Modern science states that, only 4% of the universe is made of matter that can be seen. The rest, 96 % of the universe is in the form of dark energy and dark matter. This dark energy, dark matter, is dark and unseen through known forms of vision, natural or otherwise, because of which it is called “dark”.

So this world is indeed prevailing in darkness. Suddenly this phrase Krishnamayam jagat, throws new light.

Is this our own interpretation, taking cue from modern scientific findings and trying to give a new meaning to an old phrase?

Our earlier works Creation – Srishti Vignana and Understanding Shiva, in the Bharath Gyan series, on the traditional description from the Veda and the Purana, on how this Universe was created, show that this meaning of Krishnamayam jagat, does not seem incredulous, but indeed eminently possible.

This universe is indeed Krishnamayam.

More on Krishna and the historicity of Krishna in our book Historical Krishna – Vol-1 – Dating of Krishna.

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Pamban Bridge

India’s First cantilever bridge

Pamban Bridge is India’s first cantilever bridge that connects Rameshwaram with mainland India. The bridge was opened on February 24, 1914.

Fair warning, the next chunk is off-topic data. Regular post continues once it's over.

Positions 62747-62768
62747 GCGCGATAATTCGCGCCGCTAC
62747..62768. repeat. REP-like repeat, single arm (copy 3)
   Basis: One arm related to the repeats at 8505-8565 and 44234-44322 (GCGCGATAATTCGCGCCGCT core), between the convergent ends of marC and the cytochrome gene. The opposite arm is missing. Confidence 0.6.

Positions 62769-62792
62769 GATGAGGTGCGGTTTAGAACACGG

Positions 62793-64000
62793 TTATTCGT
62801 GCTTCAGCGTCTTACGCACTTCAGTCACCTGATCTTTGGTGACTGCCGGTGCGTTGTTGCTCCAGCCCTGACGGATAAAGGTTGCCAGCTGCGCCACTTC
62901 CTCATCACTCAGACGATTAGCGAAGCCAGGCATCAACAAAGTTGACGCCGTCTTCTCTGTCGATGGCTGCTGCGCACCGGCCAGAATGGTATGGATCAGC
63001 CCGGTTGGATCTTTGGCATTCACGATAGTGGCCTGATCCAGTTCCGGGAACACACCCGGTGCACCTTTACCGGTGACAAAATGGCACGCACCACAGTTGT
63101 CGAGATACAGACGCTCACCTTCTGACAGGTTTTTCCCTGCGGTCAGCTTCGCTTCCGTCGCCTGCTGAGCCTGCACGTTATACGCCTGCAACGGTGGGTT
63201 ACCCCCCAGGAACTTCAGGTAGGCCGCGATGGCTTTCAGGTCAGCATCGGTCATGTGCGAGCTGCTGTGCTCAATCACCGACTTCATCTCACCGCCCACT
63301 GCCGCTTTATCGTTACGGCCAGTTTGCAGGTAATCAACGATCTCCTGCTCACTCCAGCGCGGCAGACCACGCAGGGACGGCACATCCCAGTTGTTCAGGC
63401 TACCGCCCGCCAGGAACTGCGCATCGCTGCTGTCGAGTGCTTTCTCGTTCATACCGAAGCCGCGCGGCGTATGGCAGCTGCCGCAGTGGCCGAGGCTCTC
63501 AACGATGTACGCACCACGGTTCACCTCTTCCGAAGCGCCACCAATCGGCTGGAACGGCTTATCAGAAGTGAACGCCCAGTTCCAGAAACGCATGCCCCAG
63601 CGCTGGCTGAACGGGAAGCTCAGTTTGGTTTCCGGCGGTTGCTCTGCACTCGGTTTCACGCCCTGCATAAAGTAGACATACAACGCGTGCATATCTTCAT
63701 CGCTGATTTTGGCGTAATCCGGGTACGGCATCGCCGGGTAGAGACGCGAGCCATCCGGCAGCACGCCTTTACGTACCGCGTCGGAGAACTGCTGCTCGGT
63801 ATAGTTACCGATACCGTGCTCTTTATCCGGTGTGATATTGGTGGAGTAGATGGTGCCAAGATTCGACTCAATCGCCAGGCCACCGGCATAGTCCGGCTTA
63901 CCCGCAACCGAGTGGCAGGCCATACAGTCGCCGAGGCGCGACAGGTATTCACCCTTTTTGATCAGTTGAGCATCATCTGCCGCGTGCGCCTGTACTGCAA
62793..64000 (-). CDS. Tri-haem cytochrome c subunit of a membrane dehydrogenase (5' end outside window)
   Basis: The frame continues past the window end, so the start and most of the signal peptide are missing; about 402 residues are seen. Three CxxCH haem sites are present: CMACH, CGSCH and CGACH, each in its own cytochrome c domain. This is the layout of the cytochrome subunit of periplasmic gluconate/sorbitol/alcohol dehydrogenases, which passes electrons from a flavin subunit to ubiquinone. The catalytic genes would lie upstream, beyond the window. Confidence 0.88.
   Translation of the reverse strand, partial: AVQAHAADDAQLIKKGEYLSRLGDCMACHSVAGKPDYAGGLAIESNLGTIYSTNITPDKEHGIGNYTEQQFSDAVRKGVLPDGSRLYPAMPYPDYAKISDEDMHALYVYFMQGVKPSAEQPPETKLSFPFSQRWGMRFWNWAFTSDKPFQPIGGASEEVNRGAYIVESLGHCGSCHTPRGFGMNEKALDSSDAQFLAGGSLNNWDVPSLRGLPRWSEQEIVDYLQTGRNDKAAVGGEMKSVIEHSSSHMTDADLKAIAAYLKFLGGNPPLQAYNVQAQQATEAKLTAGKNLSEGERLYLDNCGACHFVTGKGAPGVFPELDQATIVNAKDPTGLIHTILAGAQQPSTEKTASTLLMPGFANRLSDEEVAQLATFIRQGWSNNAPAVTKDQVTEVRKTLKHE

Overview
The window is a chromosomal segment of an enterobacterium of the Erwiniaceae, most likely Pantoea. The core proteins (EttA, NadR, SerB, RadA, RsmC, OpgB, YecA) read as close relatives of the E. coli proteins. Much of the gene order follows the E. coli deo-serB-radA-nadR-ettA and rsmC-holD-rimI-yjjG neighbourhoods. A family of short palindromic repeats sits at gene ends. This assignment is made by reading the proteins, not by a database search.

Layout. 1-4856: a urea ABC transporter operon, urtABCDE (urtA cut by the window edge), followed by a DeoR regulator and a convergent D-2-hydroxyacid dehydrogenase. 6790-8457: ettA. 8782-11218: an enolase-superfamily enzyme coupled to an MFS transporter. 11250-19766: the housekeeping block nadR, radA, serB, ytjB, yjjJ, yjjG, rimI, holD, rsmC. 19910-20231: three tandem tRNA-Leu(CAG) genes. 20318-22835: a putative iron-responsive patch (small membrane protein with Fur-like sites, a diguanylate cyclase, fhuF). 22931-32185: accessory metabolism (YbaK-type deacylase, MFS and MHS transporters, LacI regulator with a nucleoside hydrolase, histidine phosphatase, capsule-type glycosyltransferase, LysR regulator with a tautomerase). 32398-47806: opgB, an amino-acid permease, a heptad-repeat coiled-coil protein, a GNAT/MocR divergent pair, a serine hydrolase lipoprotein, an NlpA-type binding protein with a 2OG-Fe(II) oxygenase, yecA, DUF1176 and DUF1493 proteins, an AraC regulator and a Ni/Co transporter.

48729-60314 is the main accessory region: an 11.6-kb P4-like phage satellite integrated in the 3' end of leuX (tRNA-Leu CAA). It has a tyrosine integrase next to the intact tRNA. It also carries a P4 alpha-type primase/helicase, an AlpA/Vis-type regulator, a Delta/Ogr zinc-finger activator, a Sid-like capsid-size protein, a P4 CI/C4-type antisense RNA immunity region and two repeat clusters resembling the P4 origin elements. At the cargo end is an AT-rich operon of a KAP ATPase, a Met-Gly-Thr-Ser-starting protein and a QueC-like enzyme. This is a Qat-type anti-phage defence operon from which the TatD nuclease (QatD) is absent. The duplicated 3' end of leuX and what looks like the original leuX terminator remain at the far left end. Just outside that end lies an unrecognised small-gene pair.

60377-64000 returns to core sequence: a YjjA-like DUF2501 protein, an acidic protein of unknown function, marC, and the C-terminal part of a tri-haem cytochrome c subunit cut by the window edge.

It was also India’s first Sea bridge and one of the longest bridges in the country.

The bridge is the life line to Rameshwaram Island.

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Pamban Bridge

Scherzer central span

The 65.23 metre long rolling central span of the 2.06 km long bridge, is named after William Scherzer, the German engineer who designed and built the span.

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William Scherze

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The central rolling span

It opens up like a pair of scissors to allow vessels to pass through under the bridge.

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1964 Cyclonic storm

In 1964, even when a severe cyclonic storm hit this part of the area, Scherzer’s central span withstood nature’s fury. What is further remarkable is how this entire bridge was restored for traffic in a mere 46 days under the leadership of the man behind the Delhi Metro, E.Sreedharan, who was then posted in the Southern railway.